“THANK YOU for having us at @15percentpledge gala. You guys are doing amazing work supporting black business, black designers (sic),” she captioned her first post.
The 15 Percent Pledge is an American non-profit organization that encourages retailers to pledge at least 15 percent of their shelf-space to Black-owned businesses. The foundation conducts audits, shares its database of Black-owned businesses, and offers business development strategies to participating companies.
Dutch Moroccan Egyptian model Imaan Hammam was also in attendance. She wore a black gown with a long train by Italian brand Maximilian and had her hair tied in hip-grazing braids.
“Thank you @aurorajames and the entire @15percentpledge team for such a well-curated event and for bringing everyone together for such a great cause,” she wrote on Instagram.
The gala dinner was also attended by Ashley Graham, Lori Harvey, Ryan Destiny and more.
To celebrate the achievements of Black entrepreneurs, the Fifteen Percent Pledge awarded three founders with grants. The first-place winner, beauty brand 54 Thrones, received the first-ever Achievement Award, a $200,000 grant presented by Shop with Google. The second runner-up, Sergio Hudson, received $35,000, and the third runner-up, Puzzles of Color, received $20,000.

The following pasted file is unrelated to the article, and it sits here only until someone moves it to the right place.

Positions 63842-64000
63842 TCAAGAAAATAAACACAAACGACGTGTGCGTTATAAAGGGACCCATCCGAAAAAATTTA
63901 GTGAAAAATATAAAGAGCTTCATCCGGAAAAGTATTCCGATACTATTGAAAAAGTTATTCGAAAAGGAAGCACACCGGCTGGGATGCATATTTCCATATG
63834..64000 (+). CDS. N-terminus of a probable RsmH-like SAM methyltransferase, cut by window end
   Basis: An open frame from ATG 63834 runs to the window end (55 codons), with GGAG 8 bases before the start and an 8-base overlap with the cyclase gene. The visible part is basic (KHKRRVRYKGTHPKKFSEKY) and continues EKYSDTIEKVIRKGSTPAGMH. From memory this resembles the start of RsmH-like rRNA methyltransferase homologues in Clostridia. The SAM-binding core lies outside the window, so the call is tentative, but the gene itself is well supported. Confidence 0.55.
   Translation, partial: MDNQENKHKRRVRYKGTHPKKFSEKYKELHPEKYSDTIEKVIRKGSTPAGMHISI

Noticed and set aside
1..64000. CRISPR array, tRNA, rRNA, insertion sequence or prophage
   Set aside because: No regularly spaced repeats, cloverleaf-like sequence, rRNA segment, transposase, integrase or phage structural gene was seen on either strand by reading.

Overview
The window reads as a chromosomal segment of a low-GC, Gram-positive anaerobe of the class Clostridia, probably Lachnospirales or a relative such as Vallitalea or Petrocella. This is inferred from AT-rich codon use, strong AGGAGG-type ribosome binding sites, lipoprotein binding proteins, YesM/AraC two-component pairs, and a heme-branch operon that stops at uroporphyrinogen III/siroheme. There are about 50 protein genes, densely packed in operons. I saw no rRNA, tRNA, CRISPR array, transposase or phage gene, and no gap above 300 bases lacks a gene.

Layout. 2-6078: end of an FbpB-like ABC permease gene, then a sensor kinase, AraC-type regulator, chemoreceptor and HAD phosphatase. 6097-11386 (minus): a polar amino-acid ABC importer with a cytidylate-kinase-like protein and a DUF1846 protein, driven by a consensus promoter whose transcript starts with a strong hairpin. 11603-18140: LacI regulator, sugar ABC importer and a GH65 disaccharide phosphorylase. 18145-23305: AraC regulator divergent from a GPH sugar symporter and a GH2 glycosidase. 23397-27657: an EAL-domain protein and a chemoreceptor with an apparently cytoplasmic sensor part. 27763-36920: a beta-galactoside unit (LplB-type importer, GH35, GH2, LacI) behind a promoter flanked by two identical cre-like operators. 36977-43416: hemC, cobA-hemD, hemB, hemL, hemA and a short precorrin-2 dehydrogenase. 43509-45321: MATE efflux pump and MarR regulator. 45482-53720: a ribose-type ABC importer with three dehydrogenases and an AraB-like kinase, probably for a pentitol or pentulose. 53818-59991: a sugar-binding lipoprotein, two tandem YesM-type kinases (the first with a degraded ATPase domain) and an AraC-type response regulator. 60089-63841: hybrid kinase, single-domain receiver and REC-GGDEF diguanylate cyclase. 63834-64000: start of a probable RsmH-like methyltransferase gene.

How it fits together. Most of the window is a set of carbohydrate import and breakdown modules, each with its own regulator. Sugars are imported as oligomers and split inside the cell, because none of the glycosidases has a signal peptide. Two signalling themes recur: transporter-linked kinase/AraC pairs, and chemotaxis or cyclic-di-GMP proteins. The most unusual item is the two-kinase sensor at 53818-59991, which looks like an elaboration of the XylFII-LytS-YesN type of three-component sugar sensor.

The winners all received a physical award created by designer Jameel Mohammed, founder and director of Khiry, the luxury brand best known for its afro-futurist jewelry.
Fox’s stylist took to Instagram to share the story behind her look. “Story time, when Adam shared the sketch of MGK’s look, I immediately thought of Baz Luhrmann’s ‘Romeo and Juliet.’ I wanted to find a simple classic white gown for Megan but still something that felt like her with a bit of an edge.
“I knew this was the dress the second I saw it and begged them to ship it in from Paris for me. It was exactly what she wanted and was the only thing she tried on. Tonight was his night so we really wanted to keep her look simple and classic so he could shine,” posted Maeve Reilly on Instagram.
Meanwhile, superstar Beyonce broke the record for the most Grammy wins of any artist, scoring her 32nd prize ever and fourth of the night to resounding applause.
She won the title by winning the Grammy for Best Dance/Electronic Music Album for her smash “Renaissance,” surpassing the late classical conductor Georg Solti, who had 31 awards.
“I’m trying not to be too emotional,” the singer-songwriter said as her husband Jay-Z stood and applauded her. The singer thanked her late uncle, her parents, Jay-Z and her children for supporting her. “I’m just trying to receive this night. I want to thank God for protecting me. Thank you, God.”
Former One Direction member Harry Styles won the award for Best Pop Vocal Album for “Harry's House.” The singer said recording the song was one of the “greatest experiences of my life. It’s been my greatest joy.”
Also, notably, actress Viola Davis emerged from Sunday's show an EGOT — a term for those who have won an Emmy, Grammy, Oscar and Tony — after her win for best audio book, narration and storytelling recording.